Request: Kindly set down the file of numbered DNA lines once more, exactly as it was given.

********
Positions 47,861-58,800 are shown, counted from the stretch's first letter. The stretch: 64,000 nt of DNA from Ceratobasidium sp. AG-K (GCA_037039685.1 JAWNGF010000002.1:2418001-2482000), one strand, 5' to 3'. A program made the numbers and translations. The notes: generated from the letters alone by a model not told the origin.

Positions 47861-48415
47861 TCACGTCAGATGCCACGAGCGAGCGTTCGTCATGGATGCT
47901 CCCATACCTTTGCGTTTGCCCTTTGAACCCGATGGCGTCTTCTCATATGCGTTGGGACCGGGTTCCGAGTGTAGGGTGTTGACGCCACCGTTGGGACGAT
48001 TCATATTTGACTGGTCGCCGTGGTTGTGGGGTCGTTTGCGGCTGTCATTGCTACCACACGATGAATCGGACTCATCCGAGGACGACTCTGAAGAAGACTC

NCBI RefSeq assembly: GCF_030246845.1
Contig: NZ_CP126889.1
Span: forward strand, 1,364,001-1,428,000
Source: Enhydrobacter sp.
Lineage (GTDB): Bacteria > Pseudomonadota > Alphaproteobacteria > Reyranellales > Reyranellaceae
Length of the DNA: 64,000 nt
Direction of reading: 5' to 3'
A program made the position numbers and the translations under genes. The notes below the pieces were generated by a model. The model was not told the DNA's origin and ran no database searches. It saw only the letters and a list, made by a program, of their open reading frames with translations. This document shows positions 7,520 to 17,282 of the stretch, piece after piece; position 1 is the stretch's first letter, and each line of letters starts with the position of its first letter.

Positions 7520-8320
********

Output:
Positions 47,861-58,800 are shown, counted from the stretch's first letter. The stretch: 64,000 nt of DNA from Ceratobasidium sp. AG-K (GCA_037039685.1 JAWNGF010000002.1:2418001-2482000), one strand, 5' to 3'. A program made the numbers and translations. The notes: generated from the letters alone by a model not told the origin.

Positions 47861-48415
47861 TCACGTCAGATGCCACGAGCGAGCGTTCGTCATGGATGCT
47901 CCCATACCTTTGCGTTTGCCCTTTGAACCCGATGGCGTCTTCTCATATGCGTTGGGACCGGGTTCCGAGTGTAGGGTGTTGACGCCACCGTTGGGACGAT
48001 TCATATTTGACTGGTCGCCGTGGTTGTGGGGTCGTTTGCGGCTGTCATTGCTACCACACGATGAATCGGACTCATCCGAGGACGACTCTGAAGAAGACTC

NCBI RefSeq assembly: GCF_030246845.1
Contig: NZ_CP126889.1
Span: forward strand, 1,364,001-1,428,000
Source: Enhydrobacter sp.
Lineage (GTDB): Bacteria > Pseudomonadota > Alphaproteobacteria > Reyranellales > Reyranellaceae
Length of the DNA: 64,000 nt
Direction of reading: 5' to 3'
A program made the position numbers and the translations under genes. The notes below the pieces were generated by a model. The model was not told the DNA's origin and ran no database searches. It saw only the letters and a list, made by a program, of their open reading frames with translations. This document shows positions 7,520 to 17,282 of the stretch, piece after piece; position 1 is the stretch's first letter, and each line of letters starts with the position of its first letter.

Positions 7520-8320